Brightsurf Science News & Current Events

March 04, 2001
Historian to advise Nuremberg on what to do with Nazi terrain
Dr. Gerhard L. Weinberg, William Rand Kenan Jr. professor of history emeritus at the University of North Carolina at Chapel Hill, will help a famous German city deal with a problem that dates back to the Nazi era.

Physicists hope to strike scientific gold in the Black Hills of South Dakota
A committee of leading physicists, appointed by the Institute of Nuclear Theory at the University of Washington, is advocating the renovation of the 125-year-old Homestake Gold Mine in the Black Hills of South Dakota as a unique underground science laboratory.

A paradox helps explain how aspirin works
Even though aspirin's pain-killing capacity was well known to Hippocrates in the fifth century B.C., exactly what it does remains somewhat of a mystery.

Parents benefit by accompanying children on ambulance trips between hospitals
In a change in practice at a pediatric hospital system, parents are now routinely asked if they wish to accompany their children on an ambulance trip between two hospitals.

No more earthquakes than usual, but 2001 so far is deadly
With more than 35,000 estimated deaths from earthquakes in the first two months of 2001, it may seem like the earth is more restless than usual.

Heart gene discovery strengthens skeletal disease link
Researchers at Baylor College of Medicine have discovered a fourth gene associated with heart muscle disease that also has a link to skeletal and muscle disorders.

Hospital researchers identify gene important in certain cancers
Researchers at the Women's and Children's Hospital, Adelaide in South Australia have identified the FOR gene located on chromosome 16.

Study shows many patients don't know how their doctor gets paid,yet are concerned about incentives to cut care
A study by researchers at Harvard Medical School suggests that many people are unaware of how their physicians are paid and how different incentive-based physician payment methods may affect their care.

Bright ideas from college students become solution to keep tools handy and help astronauts
Ideas from an industrial design class at Auburn University has been developed into hardware that will help crews on the International Space Station.

Fox Chase Cancer Center physician leads new international treatment study for ovarian cancer
An international clinical study to evaluate new treatments for women with ovarian cancer is now open in the U.S.

Elimination of household allergens and pollutants could reduce asthma nearly 40 percent
More than half a million children in the United States under the age of 6 who have asthma would not have the disease if risk factors were removed from the home, according to a new Children's Hospital Medical Center of Cincinnati study published in Pediatrics.

Engineers and farmers combine to make biodegradable plastic car parts out of elephant grass
Researchers at the University of Warwick's Warwick Manufacturing Group are collaborating with a group of Elephant Grass (Miscanthus) farmers to use Elephant Grass to produce biodegradable plastic car parts.

Diabetics at greatest risk of complications after re-opening arteries
Re-blocking of the artery - a common complication after angioplasty - is a more serious problem for people with diabetes than for non-diabetics, and could explain why they face an increased risk of death following the procedure, researchers report in today's Circulation: Journal of the American Heart Association.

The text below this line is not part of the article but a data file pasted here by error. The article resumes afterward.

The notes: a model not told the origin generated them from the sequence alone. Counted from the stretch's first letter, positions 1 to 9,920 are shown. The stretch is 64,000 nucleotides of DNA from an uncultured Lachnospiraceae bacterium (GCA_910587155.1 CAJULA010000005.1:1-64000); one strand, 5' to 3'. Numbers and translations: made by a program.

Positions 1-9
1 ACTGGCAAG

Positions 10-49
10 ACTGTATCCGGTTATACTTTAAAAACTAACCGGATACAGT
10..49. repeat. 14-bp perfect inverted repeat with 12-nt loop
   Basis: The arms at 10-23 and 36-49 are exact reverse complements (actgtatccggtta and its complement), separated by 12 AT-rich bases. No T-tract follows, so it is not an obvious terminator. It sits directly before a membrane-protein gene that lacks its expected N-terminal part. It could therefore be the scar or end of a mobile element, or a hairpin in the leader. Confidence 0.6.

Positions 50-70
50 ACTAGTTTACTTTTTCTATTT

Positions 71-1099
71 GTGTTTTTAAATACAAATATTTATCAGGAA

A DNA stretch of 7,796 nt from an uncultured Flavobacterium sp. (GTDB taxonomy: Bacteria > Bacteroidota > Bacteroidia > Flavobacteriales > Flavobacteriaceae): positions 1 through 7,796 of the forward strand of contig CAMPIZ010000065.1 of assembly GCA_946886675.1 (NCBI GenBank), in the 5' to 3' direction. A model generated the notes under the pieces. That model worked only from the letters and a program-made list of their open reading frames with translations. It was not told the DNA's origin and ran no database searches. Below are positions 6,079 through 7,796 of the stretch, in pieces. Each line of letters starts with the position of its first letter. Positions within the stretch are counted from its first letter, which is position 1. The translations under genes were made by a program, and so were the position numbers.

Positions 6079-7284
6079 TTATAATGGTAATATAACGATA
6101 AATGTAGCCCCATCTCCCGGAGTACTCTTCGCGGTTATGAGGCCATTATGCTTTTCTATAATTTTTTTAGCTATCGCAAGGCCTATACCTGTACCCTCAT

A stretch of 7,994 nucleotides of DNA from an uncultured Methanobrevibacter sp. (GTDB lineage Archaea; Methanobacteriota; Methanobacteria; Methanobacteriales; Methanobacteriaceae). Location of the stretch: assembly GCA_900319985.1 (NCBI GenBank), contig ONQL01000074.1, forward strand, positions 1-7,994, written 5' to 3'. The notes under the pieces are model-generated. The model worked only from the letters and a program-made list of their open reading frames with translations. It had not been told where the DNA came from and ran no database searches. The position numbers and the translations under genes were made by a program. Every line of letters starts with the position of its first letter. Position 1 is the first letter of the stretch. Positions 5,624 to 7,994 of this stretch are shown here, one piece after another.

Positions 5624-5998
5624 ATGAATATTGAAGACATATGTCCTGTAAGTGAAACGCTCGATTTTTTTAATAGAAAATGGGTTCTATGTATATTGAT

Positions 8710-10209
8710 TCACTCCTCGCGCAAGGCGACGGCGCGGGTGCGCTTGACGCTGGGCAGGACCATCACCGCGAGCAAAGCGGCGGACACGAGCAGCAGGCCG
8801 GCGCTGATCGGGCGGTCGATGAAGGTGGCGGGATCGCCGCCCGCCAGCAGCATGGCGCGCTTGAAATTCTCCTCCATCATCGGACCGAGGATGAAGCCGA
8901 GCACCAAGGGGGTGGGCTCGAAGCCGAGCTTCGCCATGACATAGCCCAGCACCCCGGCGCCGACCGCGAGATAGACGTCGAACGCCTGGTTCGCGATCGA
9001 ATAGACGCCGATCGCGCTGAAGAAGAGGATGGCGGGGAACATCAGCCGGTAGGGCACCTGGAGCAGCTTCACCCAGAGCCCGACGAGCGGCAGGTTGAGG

Second generation of radiation devices being tested to treat restenosis
Cardiologists at Rush-Presbyterian-St. Luke's Medical Center in Chicago have begun treating patients with a new catheterization procedure that might eliminate restenosis in arteries previously clogged from scarring or arteriosclerosis.

Ancient Earth had magnetic field 3X stronger than once thought
A new technique for measuring the Earth's magnetic field back to the days of the dinosaurs and beyond has revealed that the magnetic field was as much as three times stronger in ancient Earth than previous techniques suggested.

UCSD materials expert elected to the National Academy of Engineering
Sia Nemat-Nasser, Professor of Mechanical and Aerospace Engineering at the UCSD Jacobs School of Engineering, is one of 74 of the nation's top academic and industry engineers elected to the National Academy of Engineering (NAE) in 2001.

Global online workshop on risks of exotic forest pests will be "live" in mid-April
Taking advantage of the international capabilities of the Internet to address a global issue, a workshop and symposium entitled

Bilingual immigrants recall childhood memories better in mother tongue
Bilingual immigrants recall childhood events better and in more detail in their mother tongue than in their adopted language.

Spotting heart defect before birth improves babies' survival
In a study of infants with a serious heart defect, babies diagnosed before birth - using a standard prenatal ultrasound - were more likely to survive the initial surgery to correct the defect, while only two-thirds of the babies diagnosed after birth survived.

Having a regular doctor protects children from a variety of ills
Even though the health-care system often pressures people to see different doctors, a study has found that children who see the same doctor repeatedly stay healthier than other children.

Duke researchers reverse damage of heart failure with gene therapy
After previously demonstrating that they could use gene therapy to prevent heart damage in rabbits with congestive heart failure, Duke University Medical Center researchers have now gone one step further to use gene therapy to actually reverse the damage already done to the rabbits' heart tissue.
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